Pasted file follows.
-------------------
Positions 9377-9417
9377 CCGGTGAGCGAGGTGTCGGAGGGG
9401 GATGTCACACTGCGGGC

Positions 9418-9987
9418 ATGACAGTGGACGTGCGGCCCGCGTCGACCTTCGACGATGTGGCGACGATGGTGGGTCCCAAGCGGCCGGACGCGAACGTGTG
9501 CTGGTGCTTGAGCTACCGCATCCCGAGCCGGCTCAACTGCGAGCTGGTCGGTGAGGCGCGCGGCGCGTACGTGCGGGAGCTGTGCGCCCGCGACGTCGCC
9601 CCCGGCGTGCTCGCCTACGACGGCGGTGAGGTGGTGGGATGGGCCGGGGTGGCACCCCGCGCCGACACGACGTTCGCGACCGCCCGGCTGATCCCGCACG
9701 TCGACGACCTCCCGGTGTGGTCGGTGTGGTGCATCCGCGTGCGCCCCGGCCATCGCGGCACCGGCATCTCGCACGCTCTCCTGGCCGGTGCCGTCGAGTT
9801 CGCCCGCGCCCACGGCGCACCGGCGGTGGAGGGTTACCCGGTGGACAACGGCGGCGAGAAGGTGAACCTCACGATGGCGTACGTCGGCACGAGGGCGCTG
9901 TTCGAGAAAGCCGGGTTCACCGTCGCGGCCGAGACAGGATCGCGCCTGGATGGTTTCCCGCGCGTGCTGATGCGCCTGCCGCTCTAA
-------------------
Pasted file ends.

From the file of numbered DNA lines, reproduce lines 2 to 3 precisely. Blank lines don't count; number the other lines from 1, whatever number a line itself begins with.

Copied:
9377 CCGGTGAGCGAGGTGTCGGAGGGG
9401 GATGTCACACTGCGGGC